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South Korea Seeks Military Talks With Pyongyang

  • Kurt Achin

South Korea and Japan continue to develop their responses to North Korea's decision to pull out of nuclear disarmament talks.

South Korean defense officials say they will seek high-level military talks with their North Korean counterparts.

They hope to avoid accidental clashes along the two countries' disputed sea border, and other mishaps that could escalate tension between Seoul and Pyongyang. South Korean officials say they have not received a response, but expect one soon.

Seoul is pushing for renewed contacts with its neighbor less than a week after Pyongyang suspended participation in multilateral talks aimed at ending its nuclear ambitions, and again asserted it had made nuclear weapons.

In a briefing to South Korean lawmakers, intelligence officials said Tuesday that Pyongyang probably lacks the capacity to mount nuclear weapons on missiles. However, they warn North Korea could deliver such weapons by airplane.

While North Korea may not be able to fire nuclear missiles yet, it does have conventional missiles able to reach Japan. On Tuesday, Japan's cabinet approved a proposal that would allow the defense minister to order an incoming missile shot down immediately after a launch is detected. Current procedure requires approval from parliament first.

The Japanese government is under increasing public pressure to impose sanctions on North Korea, primarily because of anger over Pyongyang's kidnappings of Japanese citizens in the 1970s and '80s. However, Foreign Minister Nobutaka Machimura told the Parliament said Tuesday that there are other ways to get tough without resorting to sanctions.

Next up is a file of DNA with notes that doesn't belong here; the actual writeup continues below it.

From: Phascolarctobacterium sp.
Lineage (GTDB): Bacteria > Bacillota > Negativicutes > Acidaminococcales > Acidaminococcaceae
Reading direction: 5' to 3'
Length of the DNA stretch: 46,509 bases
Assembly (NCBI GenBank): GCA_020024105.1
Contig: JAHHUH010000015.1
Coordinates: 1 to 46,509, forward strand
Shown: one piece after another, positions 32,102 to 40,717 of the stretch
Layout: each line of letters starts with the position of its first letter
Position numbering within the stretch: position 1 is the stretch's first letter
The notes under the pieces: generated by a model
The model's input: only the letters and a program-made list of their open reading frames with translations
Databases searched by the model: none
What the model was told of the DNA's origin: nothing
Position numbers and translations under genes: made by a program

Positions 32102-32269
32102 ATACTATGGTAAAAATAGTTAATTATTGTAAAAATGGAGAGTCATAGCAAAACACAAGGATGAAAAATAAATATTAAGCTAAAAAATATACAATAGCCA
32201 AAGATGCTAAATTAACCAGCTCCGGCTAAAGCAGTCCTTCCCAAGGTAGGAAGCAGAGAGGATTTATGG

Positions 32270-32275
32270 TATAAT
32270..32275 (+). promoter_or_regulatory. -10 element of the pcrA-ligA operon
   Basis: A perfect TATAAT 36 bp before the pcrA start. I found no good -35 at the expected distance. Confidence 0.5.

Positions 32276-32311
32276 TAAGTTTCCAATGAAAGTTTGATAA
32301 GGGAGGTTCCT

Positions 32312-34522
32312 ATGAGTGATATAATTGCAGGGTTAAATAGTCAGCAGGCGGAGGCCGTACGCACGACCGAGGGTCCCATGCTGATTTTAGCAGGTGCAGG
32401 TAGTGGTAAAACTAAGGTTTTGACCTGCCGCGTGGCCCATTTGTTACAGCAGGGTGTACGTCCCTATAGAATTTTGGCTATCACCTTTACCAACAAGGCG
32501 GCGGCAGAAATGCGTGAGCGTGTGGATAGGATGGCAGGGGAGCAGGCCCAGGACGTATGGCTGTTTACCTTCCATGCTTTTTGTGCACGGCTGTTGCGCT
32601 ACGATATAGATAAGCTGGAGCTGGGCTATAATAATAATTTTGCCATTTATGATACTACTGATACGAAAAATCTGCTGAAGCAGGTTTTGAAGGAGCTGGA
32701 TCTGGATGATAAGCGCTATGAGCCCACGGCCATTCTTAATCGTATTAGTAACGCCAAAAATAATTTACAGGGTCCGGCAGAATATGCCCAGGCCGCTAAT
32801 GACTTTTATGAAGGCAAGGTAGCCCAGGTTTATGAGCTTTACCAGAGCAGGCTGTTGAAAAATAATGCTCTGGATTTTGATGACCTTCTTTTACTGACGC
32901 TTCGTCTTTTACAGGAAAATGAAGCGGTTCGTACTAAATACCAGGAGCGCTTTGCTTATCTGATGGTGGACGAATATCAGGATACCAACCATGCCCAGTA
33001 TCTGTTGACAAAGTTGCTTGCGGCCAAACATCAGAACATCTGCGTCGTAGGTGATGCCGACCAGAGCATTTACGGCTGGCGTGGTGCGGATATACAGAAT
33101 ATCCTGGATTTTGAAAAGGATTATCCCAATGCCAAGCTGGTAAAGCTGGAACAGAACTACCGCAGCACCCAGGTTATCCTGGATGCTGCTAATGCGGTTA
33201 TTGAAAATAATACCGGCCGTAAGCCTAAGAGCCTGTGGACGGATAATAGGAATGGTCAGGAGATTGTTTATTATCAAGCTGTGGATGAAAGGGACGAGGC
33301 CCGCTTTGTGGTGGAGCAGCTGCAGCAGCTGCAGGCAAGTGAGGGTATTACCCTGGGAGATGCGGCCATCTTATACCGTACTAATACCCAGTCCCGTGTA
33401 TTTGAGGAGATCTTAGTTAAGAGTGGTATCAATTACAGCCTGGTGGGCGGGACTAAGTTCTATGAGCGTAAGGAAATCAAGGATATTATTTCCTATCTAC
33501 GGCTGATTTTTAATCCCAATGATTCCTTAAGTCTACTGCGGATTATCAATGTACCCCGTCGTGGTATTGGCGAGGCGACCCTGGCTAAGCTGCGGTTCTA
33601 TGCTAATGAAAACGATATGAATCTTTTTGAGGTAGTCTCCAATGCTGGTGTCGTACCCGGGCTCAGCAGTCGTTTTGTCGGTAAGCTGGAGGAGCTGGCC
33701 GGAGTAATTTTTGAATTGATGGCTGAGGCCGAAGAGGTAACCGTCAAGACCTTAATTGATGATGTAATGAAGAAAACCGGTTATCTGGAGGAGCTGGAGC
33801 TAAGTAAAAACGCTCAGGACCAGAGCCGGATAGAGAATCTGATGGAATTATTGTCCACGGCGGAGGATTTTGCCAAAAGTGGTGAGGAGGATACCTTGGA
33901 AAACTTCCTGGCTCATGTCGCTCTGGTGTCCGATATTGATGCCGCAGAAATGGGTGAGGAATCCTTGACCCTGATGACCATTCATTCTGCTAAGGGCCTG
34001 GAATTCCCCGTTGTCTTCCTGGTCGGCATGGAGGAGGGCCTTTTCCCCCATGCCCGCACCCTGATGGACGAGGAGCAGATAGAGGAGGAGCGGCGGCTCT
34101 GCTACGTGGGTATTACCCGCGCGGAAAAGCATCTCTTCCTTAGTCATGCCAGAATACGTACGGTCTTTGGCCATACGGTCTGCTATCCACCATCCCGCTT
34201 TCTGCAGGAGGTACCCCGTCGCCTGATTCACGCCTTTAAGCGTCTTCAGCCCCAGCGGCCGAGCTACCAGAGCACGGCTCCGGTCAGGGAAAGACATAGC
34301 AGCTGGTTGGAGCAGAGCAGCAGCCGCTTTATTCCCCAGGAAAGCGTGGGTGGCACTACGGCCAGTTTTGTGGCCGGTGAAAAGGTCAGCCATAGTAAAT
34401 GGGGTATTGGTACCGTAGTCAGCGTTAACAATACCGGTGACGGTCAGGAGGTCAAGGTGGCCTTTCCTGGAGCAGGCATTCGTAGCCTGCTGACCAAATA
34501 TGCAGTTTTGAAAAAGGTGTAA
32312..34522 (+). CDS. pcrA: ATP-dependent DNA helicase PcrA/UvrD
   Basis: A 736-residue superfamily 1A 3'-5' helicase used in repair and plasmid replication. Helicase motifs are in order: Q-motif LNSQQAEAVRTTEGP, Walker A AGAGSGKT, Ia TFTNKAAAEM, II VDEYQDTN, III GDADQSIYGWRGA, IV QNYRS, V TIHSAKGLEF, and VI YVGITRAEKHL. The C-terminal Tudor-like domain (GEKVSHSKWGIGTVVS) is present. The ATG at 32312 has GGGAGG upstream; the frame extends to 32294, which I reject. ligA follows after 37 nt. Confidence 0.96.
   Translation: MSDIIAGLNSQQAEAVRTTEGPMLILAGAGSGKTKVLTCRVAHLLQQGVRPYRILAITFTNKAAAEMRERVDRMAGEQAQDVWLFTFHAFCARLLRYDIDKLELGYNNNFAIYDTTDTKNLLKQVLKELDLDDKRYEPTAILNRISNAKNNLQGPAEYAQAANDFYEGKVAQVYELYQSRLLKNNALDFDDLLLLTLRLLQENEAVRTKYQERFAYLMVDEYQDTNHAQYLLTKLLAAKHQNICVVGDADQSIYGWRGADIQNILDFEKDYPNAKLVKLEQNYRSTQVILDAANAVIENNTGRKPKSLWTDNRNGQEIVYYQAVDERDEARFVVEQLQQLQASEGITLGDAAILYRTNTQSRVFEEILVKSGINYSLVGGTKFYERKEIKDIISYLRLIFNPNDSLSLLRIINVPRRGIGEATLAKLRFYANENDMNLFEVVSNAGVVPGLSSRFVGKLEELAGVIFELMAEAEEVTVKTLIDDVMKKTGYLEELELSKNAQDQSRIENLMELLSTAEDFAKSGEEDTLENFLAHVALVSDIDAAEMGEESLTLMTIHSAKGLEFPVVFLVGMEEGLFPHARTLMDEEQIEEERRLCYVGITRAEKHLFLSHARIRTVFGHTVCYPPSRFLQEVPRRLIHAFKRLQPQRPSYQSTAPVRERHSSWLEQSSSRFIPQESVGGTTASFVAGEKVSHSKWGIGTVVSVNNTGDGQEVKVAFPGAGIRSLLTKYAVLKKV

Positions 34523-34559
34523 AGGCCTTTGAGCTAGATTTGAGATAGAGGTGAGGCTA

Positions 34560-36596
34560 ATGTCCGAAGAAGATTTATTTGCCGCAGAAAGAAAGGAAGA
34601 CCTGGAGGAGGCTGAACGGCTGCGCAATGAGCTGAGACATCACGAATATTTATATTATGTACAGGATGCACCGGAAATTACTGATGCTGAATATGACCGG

Mr. Machimura said that other options could include lowering the amount of money ethnic Koreans living in Japan could send to North Korea.

The impoverished North is heavily dependent on those remittances.

South Korea, the United States, China, Russia and Japan have met three times with North Korea to negotiate an end its nuclear programs. The talks have been unsuccessful, and a fourth round of talks, originally expected in September, has not been held because Pyongyang has refused to return to the table.

North Korea says it considers the talks unproductive because of what it calls Washington's hostile attitude. Officials from the Stalinist state have demanded bilateral talks with the United States alone, also wants a U.S. security guarantee.

The United States says the nuclear issue must be addressed by all of North Korea's neighbors, and although U.S. officials have repeatedly said Washington has no intention of attacking the North, but it will not offer other benefits until Pyongyang dismantles its nuclear programs.

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